The city is still looking at installing a $230,000 welcome sign on the outskirts of Hamilton, but it might change the design a little.

In a report to councillors Wednesday, staff recommend tweaking the white block letters design so the sign will stand out more. The design change might also reduce the cost.

Passersby will struggle to see the pale steel letters during the winter, the report suggests, so council should consider blending in elements of the blue-and-yellow corporate logo. The city is also looking at the size and material of the sign to see if it can trim the cost.

The public voted on the current design in 2008. Laura Babcock, a local activist who initiated the sign campaign, hopes any alternate options will respect that.

But “from the very beginning, I’m not as concerned with exactly how the sign looks,” she said. “My concern is we’re missing thousands of brand impressions every day.”

The issue of a gateway sign has been on and off the city’s radar for at least seven years. Babcock, who owns a local public relations firm, resurrected it last year with a social media campaign that used the Twitter hashtag #Time4Sign.

Councillors voted last September to erect a welcome sign before the 2015 Pan Am Games, which will be partially in Hamilton. But some balked in May when staff estimated it would cost $230,000 to do it.

The final design doesn’t matter, said Coun. Sam Merulla of Ward 4. As long as the cost is more than $50,000, he won’t support it.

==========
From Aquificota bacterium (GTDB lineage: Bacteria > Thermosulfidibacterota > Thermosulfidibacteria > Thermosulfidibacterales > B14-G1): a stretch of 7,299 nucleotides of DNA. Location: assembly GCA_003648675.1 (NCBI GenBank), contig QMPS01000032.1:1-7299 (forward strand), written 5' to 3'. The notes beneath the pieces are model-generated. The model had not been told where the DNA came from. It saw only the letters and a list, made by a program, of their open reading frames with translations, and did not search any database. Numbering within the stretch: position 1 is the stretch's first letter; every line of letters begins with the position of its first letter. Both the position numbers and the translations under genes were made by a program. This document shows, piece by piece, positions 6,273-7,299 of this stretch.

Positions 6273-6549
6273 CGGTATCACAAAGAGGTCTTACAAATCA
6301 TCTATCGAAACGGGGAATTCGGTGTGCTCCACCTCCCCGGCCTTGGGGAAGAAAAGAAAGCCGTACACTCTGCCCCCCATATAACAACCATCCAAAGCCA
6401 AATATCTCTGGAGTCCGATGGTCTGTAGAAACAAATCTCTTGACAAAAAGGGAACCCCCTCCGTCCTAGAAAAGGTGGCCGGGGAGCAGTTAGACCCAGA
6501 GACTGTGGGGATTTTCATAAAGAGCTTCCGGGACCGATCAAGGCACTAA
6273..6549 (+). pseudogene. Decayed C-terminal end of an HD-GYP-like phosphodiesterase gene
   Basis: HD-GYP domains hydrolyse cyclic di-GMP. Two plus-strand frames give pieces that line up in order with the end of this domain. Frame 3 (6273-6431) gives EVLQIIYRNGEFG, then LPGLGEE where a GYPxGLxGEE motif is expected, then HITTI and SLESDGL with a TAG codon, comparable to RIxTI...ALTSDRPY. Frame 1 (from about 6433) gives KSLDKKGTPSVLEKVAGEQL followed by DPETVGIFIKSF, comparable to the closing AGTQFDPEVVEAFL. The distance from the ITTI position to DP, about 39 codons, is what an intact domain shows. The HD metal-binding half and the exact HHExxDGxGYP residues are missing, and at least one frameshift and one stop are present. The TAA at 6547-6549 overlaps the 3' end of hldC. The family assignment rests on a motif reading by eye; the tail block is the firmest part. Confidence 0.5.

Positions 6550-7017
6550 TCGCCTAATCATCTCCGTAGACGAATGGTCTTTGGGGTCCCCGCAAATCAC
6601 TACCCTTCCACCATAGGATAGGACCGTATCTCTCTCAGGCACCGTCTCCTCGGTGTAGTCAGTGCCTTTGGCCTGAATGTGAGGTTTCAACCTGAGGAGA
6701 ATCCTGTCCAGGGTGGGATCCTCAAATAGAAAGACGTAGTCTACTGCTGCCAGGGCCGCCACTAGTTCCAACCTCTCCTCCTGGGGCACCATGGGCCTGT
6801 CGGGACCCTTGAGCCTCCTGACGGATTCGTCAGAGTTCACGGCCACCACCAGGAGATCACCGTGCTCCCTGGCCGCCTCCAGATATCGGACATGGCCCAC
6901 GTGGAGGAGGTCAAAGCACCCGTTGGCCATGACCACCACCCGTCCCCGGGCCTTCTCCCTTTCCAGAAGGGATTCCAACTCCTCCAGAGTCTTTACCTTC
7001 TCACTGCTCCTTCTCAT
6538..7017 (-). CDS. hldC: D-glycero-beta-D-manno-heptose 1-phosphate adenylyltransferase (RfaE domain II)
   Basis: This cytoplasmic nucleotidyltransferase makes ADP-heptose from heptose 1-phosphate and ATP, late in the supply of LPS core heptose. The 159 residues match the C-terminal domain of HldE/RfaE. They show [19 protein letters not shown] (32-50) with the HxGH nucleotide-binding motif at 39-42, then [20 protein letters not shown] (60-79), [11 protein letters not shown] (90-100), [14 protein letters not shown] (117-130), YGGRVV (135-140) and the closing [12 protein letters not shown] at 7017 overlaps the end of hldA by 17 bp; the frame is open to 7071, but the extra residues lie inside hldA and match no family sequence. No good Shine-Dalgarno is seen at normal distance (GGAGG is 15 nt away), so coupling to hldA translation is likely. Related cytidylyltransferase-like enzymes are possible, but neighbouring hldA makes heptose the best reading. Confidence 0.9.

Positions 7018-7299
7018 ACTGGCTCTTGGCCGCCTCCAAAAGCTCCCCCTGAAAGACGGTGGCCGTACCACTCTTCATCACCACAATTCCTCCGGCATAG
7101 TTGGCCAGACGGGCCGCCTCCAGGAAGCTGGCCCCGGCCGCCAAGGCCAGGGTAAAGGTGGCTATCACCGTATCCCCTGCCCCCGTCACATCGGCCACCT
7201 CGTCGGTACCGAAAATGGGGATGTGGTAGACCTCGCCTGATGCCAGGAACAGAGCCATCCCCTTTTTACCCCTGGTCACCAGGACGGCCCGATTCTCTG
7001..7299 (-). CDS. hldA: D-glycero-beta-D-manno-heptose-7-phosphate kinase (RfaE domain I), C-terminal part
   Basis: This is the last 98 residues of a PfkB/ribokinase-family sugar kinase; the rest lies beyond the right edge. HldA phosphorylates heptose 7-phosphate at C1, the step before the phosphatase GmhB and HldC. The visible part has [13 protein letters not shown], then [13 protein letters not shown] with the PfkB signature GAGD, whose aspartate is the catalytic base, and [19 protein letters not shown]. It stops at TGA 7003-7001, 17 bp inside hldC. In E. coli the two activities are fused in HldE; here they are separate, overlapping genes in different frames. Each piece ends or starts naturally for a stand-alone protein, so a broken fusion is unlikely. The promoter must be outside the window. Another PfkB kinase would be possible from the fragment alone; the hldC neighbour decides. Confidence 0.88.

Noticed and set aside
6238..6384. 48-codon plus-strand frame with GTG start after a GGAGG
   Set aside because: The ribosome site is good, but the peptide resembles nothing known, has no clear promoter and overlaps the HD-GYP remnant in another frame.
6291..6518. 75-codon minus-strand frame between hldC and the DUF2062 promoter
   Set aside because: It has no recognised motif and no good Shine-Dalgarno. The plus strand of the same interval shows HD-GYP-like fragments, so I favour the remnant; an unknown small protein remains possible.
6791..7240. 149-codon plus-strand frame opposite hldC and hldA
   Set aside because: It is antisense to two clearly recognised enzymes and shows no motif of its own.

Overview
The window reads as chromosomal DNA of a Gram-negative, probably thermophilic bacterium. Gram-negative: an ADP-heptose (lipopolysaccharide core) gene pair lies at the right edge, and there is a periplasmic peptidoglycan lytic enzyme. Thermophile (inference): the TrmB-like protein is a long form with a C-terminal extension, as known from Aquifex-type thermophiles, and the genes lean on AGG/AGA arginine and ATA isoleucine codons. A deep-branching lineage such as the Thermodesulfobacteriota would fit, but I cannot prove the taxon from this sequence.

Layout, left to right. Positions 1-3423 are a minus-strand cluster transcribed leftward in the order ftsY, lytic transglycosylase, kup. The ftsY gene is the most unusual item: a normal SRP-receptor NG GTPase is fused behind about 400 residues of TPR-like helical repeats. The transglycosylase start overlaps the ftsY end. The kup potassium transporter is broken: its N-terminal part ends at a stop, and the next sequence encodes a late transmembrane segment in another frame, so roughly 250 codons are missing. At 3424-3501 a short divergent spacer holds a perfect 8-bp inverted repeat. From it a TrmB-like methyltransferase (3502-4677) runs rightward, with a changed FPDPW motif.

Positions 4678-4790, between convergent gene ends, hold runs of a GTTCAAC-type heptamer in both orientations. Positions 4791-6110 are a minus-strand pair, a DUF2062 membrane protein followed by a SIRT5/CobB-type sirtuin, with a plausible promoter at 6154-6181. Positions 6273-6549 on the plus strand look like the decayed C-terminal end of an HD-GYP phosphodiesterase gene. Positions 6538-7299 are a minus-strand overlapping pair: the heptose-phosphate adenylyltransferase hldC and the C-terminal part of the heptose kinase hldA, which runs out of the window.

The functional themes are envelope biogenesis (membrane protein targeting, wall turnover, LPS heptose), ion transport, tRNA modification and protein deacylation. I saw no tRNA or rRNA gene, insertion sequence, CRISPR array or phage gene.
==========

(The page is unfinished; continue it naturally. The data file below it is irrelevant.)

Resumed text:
“I think $50,000 is a reasonable amount of money for a sign,” he said. “With all the other pressing issues we have, the whole project is irresponsible at this point.”

The staff report also suggests saving money by putting the sign near Highway 403 and 6 where crews can access it from Old Guelph Road, which would reduce the cost. The initial report suggested having it on Highway 403 closer to the view of Cootes Paradise. 

David Zimmer, a senior landscape architect in the city’s planning and economic development department, is looking at the sign design to see how it could be built cheaper. The city doesn’t have the in-house resources to build the sign itself, staff say.

The city has also been working with Babcock on a sponsorship campaign to lower costs. Babcock, who is donating her efforts, says it could work.

“It’s been my experience in the past with other ventures that when it’s an issue of civic pride, when it’s a significant milestone, people want to be a part of that,” she said.

“They want their names on a plaque that says they participated in welcoming people to Hamilton.”

Coun. Jason Farr of Ward 2, a sign supporter, wants to keep elements of the old design to respect the nearly 100 residents who voted for it. He says Ministry of Transportation guidelines favour simple designs that don't distract drivers.

"You don’t want fireworks and waterfalls and kids doing hula hoop contests," he said. "You have to keep it fairly simple."

"I like the eight very simple block letters." 

The general issues committee will vote on the report on Wednesday.